Provide analytical support for research using high-throughput biological data (see Services). The BAC's primary goal is to implement solutions to aid UM system researchers in managing, visualizing, analyzing and interpreting biological data at scale. This includes projects ranging from genomics to machine learning. We will establish best practices compliant production environments for commonly needed analyses and develop custom solutions to assist research with data analysis and biological interpretation. BAC will serve as a central point of contact and venue for collaboration for researchers with bioinformatics and computational biology interests across the UM system.
Develop a unified research information systems infrastructure at Mizzou. To be successful in modern translational bioinformatics research, MU must establish an integrated research information management infrastructure that spans bioinformatics, clinical research, information storage and retrieval; research administration/management systems; and high-performance-computing. As an integrated and interdisciplinary service unit, the BAC is uniquely positioned to help develop these partnerships across the UM system and has the cross-discipline knowledge to facilitate necessary communications with a variety of researchers and administrators to help achieve this goal.
Provide outreach and bioinformatics training to the MU community (see Training). It is important that a rapport and dialogue is established between researchers and the bioinformaticians and computational biologists with whom they collaborate. The BAC will advertise services as they become available and work with investigators to establish new data analysis pipelines as requested. It also will give informational seminars as requested on supported modern analyses, and will host training series and workshops on commonly used bioinformatics tools, resources and databases.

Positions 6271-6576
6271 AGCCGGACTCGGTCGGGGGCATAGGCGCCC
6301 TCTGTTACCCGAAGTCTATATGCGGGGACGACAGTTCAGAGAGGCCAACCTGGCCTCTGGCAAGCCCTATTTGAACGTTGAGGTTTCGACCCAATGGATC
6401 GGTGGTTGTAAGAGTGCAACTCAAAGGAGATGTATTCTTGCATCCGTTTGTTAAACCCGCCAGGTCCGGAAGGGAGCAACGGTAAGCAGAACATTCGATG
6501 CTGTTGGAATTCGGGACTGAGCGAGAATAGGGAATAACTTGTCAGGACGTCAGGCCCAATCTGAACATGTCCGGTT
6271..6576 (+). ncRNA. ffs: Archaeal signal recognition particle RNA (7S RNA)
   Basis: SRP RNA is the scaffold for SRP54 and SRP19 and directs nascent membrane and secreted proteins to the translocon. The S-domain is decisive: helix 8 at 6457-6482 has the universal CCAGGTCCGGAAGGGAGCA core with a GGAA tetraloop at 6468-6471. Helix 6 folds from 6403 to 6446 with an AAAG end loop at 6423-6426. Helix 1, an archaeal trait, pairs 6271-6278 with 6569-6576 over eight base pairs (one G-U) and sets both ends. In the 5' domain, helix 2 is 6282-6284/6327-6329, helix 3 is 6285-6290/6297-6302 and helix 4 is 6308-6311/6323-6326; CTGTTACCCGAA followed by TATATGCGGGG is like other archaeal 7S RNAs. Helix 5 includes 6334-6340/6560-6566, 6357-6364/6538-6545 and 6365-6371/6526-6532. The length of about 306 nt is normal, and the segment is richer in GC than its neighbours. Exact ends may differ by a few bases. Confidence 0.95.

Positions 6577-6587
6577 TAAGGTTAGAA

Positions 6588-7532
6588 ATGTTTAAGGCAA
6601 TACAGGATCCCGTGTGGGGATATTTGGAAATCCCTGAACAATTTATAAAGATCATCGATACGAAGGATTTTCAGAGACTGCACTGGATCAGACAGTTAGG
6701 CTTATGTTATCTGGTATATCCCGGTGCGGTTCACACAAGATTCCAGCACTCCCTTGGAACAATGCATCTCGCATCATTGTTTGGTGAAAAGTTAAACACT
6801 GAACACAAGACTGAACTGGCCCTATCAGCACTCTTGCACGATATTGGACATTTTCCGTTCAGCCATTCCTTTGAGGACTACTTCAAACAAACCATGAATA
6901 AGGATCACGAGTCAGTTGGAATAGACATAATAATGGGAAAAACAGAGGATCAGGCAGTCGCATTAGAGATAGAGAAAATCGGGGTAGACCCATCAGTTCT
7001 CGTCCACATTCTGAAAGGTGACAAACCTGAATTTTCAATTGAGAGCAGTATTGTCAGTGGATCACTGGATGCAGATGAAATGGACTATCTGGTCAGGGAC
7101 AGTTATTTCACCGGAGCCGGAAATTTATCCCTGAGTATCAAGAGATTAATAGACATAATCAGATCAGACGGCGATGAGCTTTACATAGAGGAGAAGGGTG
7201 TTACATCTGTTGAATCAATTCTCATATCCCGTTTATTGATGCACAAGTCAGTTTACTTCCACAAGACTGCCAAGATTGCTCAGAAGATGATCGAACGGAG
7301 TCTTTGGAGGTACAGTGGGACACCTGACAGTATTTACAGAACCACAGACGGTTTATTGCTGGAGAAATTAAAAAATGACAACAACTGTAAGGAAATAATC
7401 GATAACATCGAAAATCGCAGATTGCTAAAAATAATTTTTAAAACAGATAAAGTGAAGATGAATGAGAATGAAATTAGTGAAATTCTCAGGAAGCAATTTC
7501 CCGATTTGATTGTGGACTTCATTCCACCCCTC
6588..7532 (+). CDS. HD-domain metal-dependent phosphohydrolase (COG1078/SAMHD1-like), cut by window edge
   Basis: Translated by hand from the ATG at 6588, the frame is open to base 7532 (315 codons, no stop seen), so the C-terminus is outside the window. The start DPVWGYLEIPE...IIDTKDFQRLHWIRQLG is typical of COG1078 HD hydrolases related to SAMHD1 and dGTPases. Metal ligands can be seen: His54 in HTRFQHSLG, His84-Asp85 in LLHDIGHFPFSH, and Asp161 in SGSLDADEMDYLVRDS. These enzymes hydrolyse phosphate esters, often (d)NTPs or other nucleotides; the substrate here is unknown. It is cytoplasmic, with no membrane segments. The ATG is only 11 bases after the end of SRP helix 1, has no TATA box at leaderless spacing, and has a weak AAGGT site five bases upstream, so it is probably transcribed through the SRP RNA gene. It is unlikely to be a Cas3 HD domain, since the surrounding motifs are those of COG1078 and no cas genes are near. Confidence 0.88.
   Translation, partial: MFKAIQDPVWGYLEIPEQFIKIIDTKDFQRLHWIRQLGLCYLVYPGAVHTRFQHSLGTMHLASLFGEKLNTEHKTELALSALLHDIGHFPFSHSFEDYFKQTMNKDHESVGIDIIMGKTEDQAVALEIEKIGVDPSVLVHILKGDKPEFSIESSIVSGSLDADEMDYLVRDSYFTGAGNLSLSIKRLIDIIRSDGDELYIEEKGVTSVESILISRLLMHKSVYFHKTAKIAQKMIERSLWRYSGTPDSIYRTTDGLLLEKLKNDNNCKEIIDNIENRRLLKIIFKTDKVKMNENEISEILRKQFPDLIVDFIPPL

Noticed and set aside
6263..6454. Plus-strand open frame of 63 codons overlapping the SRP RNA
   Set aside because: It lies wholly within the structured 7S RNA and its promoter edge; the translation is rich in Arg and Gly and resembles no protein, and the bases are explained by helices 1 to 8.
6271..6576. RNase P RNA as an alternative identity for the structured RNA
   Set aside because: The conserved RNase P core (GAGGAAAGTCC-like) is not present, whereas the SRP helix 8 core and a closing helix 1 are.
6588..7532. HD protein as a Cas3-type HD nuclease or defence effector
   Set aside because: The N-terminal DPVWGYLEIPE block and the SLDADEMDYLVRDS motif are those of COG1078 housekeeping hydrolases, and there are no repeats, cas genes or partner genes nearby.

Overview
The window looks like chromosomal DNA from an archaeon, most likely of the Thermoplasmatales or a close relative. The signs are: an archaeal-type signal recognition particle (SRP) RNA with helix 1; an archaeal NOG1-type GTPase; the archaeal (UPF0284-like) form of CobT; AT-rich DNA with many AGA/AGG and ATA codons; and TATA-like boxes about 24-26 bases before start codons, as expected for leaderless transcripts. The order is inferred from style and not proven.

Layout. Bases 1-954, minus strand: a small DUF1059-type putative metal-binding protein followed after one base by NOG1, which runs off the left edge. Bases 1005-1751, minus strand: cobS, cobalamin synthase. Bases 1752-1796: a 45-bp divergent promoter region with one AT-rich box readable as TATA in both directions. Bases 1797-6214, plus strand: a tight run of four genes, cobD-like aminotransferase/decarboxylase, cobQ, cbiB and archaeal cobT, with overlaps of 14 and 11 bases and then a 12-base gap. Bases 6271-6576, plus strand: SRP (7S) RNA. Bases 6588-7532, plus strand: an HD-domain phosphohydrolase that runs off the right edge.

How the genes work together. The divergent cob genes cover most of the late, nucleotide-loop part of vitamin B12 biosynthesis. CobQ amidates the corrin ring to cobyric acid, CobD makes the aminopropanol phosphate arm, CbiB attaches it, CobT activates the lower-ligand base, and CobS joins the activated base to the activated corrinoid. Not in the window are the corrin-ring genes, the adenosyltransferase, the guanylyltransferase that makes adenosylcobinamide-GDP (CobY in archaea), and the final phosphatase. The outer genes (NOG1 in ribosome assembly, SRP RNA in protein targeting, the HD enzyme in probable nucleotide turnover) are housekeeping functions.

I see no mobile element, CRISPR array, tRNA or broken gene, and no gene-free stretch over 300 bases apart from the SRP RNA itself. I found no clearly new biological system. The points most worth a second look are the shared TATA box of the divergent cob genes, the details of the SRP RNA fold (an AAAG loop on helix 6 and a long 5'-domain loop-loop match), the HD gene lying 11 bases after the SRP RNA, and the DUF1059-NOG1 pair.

We are a professional service core and in order to continue providing services, our team has to generate enough revenue to stay operational. To accomplish this we use three different funding models.
Model 1: Fee-For-Service We offer by-project and hourly fee-for-service for all bioinformatics analysis services. Downstream analysis, custom solution development and extraction of biological meaning from experimental results where it is often difficult for both investigators and bioinformaticians to place a fixed time/cost on certain open-ended questions (e.g., “Which results are statistically significant?”, “What statistical tests should I be using?").
Model 2: Departmental “Retainer” Model.
An MU entity (department, division or center) purchases a certain number of core hours.
The BAC faculty/staff member establishes ongoing relationships with faculty in that entity, providing consulting and analytical support services as needed, up to the number of hours that the entity is funding the core.
FTE is limited and is allocated on a first-come-first-served basis.
Model 3: Lab Retainer Model. Our preferred way to collaborate is through securing core staff effort. This method offers the most flexibility. For example, if a project has changed and a new type or series of analyses is needed, then under the fee-for-service model that would incur a new duplicated charge. Under the lab-retainer-model the BAC staff member will have a dedicated amount of their FTE assigned to you project, so they can revisit the analyses if the agreement is in effect. As with the departmental-retainer-model, FTE is limited and is allocated on a first-come-first-served basis.
Lyndon Coghill, Ph.D.
Murugesan Raju, Ph.D.
Hongyu Liu, Ph.D.
Data Science Intern & Shiny App Developer